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Gratitude for Even What We Don’t Have

In this season of Thanksgiving – one of gratitude for abundance – how come I find my mind drifting to the dearth – digging in the dirt of things I’m lacking?

A tall, straight, sinuous pain-free spine, for one, versus this old, stiff, curved and twisted scoli structure that tries so hard to hold me up – and along with the physical pain comes all the things I can’t do – go for an appetite boost run, for example, or simply stand at the kitchen counter without the ceaseless current of nerve pain shooting down my legs.

Yikes. See what I mean?

The most acute missing, at this holiday time, is something that’s hard to admit: the human connection, family. With my parents gone, my siblings distant, my friends back in hometown DC as I as I bounce around living this nifty nomad life – I feel alone.

I realize I'm not alone in my aloneness. Isolation and loneliness are epidemics in our busy, swirling, socially-distant culture. I can’t and won’t dismiss that reality away.

But I do have an antidote to this icky not-enoughness that may be helpful for you, dear friends.

It’s a little trick I learned in studying yoga – the Yamas and Niyamas – the moral code of the yoga life.

Cultivate gratitude for even the things you DON’T have.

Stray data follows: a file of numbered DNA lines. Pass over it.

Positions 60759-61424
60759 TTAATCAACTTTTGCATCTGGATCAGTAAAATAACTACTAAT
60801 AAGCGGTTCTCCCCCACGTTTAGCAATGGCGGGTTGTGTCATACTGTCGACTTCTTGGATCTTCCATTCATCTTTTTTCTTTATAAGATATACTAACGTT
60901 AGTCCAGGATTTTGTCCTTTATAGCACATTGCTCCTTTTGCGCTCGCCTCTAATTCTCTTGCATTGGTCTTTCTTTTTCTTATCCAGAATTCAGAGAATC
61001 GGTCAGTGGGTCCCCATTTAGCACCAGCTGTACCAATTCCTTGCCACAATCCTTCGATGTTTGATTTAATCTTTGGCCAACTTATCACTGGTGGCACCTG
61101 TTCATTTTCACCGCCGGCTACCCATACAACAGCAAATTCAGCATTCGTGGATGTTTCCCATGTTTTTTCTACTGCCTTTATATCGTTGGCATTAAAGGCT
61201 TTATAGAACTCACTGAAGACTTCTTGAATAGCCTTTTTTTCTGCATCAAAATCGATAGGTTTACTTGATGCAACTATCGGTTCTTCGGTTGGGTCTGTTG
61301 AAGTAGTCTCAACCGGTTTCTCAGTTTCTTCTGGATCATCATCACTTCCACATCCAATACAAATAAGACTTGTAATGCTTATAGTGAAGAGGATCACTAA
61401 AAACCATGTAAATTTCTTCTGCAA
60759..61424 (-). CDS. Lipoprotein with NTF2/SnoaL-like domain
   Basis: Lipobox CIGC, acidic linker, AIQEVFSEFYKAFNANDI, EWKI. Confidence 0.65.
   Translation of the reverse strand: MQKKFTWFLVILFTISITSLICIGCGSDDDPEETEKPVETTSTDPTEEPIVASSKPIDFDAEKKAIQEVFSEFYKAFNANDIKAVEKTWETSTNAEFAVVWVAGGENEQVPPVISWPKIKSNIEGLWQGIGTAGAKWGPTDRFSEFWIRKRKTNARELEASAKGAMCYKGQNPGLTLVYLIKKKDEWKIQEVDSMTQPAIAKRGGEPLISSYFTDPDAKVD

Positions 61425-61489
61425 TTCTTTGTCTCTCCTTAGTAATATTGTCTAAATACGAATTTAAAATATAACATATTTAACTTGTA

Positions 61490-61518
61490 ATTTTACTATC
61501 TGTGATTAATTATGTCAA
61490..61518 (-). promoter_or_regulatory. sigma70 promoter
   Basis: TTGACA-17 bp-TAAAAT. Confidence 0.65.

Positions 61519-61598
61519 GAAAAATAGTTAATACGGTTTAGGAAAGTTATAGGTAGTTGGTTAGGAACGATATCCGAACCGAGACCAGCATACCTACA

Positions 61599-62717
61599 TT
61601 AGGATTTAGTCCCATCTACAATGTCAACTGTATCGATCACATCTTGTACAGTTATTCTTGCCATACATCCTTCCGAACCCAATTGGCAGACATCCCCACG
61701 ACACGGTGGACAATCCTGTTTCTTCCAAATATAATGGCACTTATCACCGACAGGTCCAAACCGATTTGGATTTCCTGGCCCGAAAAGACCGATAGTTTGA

I had a hard time wrapping my head around this tidbit of wisdom when I first heard it from my yoga teacher. It goes way beyond the tired old admonishing tune, Count your blessings.

Cultivate gratitude for even the things you DON’T have.

It’s not a wish for things to be different. It’s a transformation.

Like this…

I’m thankful for my elegant, curvaceous spine, I’ve named Caroline, for all she does to hold me tall and upright – for her strength and flexibility and adaptability.

It starts to sound like truth.

She’s put-up with the punishment of my athletic endeavors over a lifetime – road races and triathlons and mountain climbs and dance marathons. She faces the pain courageously and opens herself to challenging new alignment therapies I force upon her every day.

It IS the truth.

As for my family…

I’m thankful for my parents for bringing me into this amazing world, for caring for me, educating me and cheering me on in my many life endeavors. I’m grateful that, in their spirit states, they watch over me, always, sending divine prayers for my happiness.

And my siblings – I’m grateful I had them as youthful companions and, later in life, as teachers on this path of loving and healing.

And the friends? They are everywhere – at home and on the road, wherever I travel. In a yoga class, in a bar, on a hiking trail. I make new connections – old friends appear – they know me, I know them – we never missed a beat. We reminisce and joke and laugh and marvel. We make plans to rendezvous, to make meals and climb mountains together.

It’s pure truth.

I’m thankful for my friend who’s invited me to join her family celebration in South Carolina – to feast at their table and enjoy their company and share my own offerings and energy.

Late afternoon on this Thanksgiving eve, as the mottled sky darkens out my window and the mountain range turns eggplant purple in the distance, it’s time to get moving. I’ve got cooking to do!

I thank Caroline for her effort before we even begin, entering the kitchen and pulling out my knife and cutting board. We have Asian fusion strings beans to make, and a cranberry sauce with orange zest, one of Mom’s old go-to recipes.

“Honey, it’s so easy and tasty,” I hear her voice in my head. Mom’s with me. I'm not alone.

Happy Thanksgiving, dear friends and readers.


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